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  • Although a modern extension can look good on an old house, when it comes to selling on it is important to appeal to the average buyer’s taste. Therefore it is more advisable for an extension to match the architectural style of the existing house.
  • Be strategic: Extra bathrooms and large kitchens are usually good investments in family-sized homes, and a garage in a busy, urban area will also add value.
  • The room that usually benefits the most from enlarging is the kitchen. Adding a kitchen/diner creates the farmhouse kitchen most people want and provides extra space. The old dining room can become an office, playroom, or an extra sitting room. Kitchen extensions also provide the opportunity to extend upwards – an additional bedroom can be built on top at the same time.
  • Loft conversions are another good way of enlarging your house. Victorian or 1930s houses are ideal for these because of their high roof pitches. Prices will vary depending on how many bedrooms are added and whether an en-suite is built. A loft room will also require less planning and building requirements than a bedroom- do the research and speak to chartered surveyors and architects.
  • If there isn’t a reason to expand, consider applying for a further advance on your mortgage and give the house a makeover. A new kitchen, bathroom and carpets will revive the the property and increase its value at the same time.
  • What build systems are available?

    Most construction methods are represented in the package house market, but the most common options are timber frame, brick-and-block, structural insulated panels and green oak frame. Whichever route you choose, you can finish the structure with a range of claddings – so there’s no reason to rule out SIPs simply because you like the look of brickwork, for example.

    You’ll no doubt have noticed that three timber systems are mentioned above. That’s because they all involve a degree of prefabrication, which means repeatable elements are easy to manufacture – a big help when it comes to cost-effective delivery.

    SIPs is a similar system, but doesn’t rely on studwork for strength. Instead, a rigid core of high-quality insulation is injected between two sheets of oriented strandboard, creating a structural panel with no thermal breaks. That makes good levels of energy efficiency relatively easy to achieve.

     Methods of Construction


Extending  your house using Sips is a great method of gaining living space without the upheaval of a full build project.  As experienced construction professionals with lots of experience they can produce a very high quality finish at very affordable prices.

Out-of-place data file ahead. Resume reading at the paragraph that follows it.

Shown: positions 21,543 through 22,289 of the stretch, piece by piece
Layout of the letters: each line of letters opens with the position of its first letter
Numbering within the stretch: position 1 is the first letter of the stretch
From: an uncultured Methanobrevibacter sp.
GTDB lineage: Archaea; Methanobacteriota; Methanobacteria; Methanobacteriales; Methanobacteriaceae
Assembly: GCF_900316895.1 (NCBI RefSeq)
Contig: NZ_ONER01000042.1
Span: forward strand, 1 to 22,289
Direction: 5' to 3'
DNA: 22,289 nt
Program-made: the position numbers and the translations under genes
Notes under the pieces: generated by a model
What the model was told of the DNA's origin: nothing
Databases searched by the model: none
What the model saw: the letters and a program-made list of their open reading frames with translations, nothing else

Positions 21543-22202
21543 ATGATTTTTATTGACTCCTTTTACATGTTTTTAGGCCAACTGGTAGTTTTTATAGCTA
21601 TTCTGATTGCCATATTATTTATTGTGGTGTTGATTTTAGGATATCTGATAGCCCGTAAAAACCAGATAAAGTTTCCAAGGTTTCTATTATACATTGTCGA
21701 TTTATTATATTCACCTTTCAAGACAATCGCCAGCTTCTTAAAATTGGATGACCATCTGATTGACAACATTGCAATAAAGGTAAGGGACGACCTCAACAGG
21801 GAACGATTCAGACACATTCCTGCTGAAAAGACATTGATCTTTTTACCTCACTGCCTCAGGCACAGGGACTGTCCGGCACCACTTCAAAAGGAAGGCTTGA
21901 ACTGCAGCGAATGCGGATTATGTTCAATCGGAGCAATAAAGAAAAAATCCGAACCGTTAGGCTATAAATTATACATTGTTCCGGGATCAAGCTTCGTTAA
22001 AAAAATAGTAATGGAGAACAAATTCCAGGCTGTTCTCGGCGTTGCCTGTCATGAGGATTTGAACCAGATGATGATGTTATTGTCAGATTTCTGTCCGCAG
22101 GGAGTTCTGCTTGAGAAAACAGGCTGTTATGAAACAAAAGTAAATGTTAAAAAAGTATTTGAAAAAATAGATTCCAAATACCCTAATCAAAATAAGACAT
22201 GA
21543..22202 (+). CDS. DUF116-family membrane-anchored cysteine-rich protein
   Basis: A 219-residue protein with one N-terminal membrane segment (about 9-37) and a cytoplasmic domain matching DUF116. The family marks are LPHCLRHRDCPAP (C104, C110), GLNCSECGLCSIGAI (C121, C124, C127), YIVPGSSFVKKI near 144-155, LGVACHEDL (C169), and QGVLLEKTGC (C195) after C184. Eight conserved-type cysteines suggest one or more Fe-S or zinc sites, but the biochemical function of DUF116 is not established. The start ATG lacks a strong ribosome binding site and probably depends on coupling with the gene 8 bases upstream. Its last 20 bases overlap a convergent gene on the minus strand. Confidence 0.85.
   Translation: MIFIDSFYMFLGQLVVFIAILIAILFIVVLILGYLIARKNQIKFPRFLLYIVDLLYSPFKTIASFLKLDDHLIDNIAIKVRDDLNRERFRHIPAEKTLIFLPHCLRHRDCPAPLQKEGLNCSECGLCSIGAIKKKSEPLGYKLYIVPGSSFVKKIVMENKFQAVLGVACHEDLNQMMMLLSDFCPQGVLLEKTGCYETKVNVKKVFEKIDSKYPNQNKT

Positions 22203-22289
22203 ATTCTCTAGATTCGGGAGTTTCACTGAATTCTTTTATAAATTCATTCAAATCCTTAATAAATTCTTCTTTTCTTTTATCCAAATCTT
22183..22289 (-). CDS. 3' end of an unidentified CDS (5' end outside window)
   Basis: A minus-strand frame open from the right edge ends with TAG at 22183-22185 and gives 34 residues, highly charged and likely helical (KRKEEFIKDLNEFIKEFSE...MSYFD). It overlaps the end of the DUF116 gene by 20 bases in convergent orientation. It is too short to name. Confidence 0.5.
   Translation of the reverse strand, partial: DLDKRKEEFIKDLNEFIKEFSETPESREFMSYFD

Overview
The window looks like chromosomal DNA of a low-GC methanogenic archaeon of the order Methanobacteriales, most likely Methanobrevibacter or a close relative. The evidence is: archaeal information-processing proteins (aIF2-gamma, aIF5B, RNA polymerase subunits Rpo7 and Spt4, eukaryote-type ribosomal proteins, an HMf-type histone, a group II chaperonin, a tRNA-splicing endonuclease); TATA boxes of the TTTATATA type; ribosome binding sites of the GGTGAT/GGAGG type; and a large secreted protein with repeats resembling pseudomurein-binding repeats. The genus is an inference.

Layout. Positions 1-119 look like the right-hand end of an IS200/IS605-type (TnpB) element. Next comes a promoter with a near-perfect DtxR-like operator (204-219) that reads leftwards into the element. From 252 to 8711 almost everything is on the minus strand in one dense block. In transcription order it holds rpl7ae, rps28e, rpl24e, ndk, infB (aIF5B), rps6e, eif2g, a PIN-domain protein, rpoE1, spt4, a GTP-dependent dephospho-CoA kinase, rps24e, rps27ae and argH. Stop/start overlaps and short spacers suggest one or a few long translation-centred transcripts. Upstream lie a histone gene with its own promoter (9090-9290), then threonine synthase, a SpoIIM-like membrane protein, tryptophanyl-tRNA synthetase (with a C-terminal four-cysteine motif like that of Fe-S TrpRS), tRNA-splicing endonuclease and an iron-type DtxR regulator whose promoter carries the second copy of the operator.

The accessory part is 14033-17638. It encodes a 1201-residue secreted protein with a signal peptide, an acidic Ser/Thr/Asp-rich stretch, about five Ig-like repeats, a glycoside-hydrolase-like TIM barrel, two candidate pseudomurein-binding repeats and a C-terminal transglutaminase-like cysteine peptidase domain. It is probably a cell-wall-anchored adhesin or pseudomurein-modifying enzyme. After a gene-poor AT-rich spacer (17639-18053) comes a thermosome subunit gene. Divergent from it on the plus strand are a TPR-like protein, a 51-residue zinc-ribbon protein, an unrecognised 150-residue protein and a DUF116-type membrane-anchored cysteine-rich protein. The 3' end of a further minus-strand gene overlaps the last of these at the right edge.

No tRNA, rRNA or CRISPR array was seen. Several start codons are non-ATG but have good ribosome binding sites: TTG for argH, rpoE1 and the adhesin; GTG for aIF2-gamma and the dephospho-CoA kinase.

One or two storeys are no problems with sips and the speed of erection allow you to be water tight very quickly avoiding the reliable British weather!

The structural properties of the Sip panels negate the need for traditional roof trusses allowing habitable room in the roof living space and maximizing the potential of the property.

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Brick and block

Bricks and mortar are two simple ingredients that have stood the building industry in good stead for centuries as brick and block is a firm aspect of British architecture. It’s still the most popular way to construct a house.


‘Modern masonry construction’, as it is known, consists of a brick outer skin and a block (usually aircrete) inner skin, with the cavity between filled with insulation. The two walls are held together with ties, and everything sits on concrete foundations. Internal, load-bearing walls are also made of blocks; the build progresses up to first-floor level before timber floor joists are added and then work continues up to the roof.

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There are variations to this system – cut stone instead of bricks for the external walls, for example, or aircrete blocks used in conjunction with some form of cladding. It’s not apparent when looking at a house which build method has been used, since timber frames or Sips can also have an outer skin of brick, stone or render: the difference lies in the building materials providing the structural support.

Differences  of opinion between the timber frame and traditional masonry industries. If you believe one side, your timber frame home or Sips will be horribly noisy,  if you believe the other, your brick and block home will take an age to build (interrupted every time a drop of rain falls), and will not be nearly as eco-friendly as all-natural, zero-carbon timber.

The simple fact is that both systems have to meet the same incredibly stringent Building Regulations and, used in conjunction with other materials, both are more than able to meet requirements for fire safety, acoustics and thermal performance.

Recent kitchen extension
Recent kitchen extension
Image 2 kitchen
Image 2 kitchen

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